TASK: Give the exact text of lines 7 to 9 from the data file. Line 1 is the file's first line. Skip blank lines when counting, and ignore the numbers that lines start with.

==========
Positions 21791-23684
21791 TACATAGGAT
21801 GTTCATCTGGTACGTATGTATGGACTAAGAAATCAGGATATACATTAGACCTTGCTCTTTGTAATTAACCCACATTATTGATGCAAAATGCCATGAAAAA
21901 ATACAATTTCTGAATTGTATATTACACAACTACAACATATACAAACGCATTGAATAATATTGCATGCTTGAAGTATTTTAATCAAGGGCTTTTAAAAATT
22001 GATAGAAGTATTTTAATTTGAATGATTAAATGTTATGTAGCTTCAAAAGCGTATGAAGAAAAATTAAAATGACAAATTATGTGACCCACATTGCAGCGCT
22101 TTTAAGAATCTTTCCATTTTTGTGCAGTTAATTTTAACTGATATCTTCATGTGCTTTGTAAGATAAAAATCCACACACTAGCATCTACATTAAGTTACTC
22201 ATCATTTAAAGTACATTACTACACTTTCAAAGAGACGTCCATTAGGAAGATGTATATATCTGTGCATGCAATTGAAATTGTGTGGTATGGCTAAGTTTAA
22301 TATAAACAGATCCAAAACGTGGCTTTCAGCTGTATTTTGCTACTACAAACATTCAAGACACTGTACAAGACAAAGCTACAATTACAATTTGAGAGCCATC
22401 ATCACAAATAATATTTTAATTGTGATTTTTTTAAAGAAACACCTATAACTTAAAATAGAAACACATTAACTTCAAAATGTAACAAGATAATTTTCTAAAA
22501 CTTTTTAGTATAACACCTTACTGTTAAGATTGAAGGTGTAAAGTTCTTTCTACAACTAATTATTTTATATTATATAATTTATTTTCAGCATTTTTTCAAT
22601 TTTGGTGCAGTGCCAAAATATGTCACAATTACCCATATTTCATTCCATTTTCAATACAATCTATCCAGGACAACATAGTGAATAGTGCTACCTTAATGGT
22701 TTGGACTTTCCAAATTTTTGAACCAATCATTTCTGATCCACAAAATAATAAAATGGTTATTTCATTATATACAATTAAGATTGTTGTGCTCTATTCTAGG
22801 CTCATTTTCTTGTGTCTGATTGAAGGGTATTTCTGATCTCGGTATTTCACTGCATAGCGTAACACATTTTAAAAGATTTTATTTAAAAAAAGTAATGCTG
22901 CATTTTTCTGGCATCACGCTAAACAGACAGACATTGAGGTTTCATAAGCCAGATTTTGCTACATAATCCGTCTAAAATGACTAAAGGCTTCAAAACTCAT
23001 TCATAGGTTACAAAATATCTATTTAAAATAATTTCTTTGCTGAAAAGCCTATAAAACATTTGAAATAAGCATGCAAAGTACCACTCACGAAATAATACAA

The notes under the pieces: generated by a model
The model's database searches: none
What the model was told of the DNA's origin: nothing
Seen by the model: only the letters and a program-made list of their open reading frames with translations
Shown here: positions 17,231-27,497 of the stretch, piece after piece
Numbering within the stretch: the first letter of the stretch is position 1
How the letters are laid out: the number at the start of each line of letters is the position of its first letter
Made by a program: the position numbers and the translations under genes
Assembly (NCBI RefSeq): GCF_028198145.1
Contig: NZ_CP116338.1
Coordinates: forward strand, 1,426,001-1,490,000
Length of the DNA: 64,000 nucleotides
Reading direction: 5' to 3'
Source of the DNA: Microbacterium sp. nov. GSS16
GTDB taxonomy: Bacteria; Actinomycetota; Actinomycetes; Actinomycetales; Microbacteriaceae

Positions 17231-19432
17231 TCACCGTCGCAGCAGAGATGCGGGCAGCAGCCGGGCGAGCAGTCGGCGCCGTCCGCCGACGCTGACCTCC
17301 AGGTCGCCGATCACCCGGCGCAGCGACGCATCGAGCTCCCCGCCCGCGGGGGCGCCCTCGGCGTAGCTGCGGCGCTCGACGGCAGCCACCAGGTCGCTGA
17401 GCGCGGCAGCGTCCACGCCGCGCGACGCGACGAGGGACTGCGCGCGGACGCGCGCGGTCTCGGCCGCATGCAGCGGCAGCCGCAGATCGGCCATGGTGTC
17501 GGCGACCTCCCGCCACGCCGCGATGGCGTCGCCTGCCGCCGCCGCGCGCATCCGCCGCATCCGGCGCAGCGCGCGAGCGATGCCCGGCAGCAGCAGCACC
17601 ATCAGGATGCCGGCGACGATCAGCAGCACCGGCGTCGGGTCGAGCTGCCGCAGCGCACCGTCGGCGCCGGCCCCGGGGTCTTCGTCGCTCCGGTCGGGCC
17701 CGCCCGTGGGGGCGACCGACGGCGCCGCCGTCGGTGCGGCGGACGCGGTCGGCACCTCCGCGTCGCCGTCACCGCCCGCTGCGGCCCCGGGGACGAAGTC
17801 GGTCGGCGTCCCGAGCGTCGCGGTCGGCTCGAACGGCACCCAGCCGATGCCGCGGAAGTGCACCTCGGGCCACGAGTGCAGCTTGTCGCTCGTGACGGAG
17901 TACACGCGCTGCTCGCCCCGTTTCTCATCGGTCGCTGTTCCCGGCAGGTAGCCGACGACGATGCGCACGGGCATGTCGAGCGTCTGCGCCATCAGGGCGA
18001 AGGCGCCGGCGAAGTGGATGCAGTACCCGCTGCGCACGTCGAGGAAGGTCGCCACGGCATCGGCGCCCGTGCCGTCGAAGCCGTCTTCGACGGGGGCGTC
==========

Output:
22201 ATCATTTAAAGTACATTACTACACTTTCAAAGAGACGTCCATTAGGAAGATGTATATATCTGTGCATGCAATTGAAATTGTGTGGTATGGCTAAGTTTAA
22301 TATAAACAGATCCAAAACGTGGCTTTCAGCTGTATTTTGCTACTACAAACATTCAAGACACTGTACAAGACAAAGCTACAATTACAATTTGAGAGCCATC
22401 ATCACAAATAATATTTTAATTGTGATTTTTTTAAAGAAACACCTATAACTTAAAATAGAAACACATTAACTTCAAAATGTAACAAGATAATTTTCTAAAA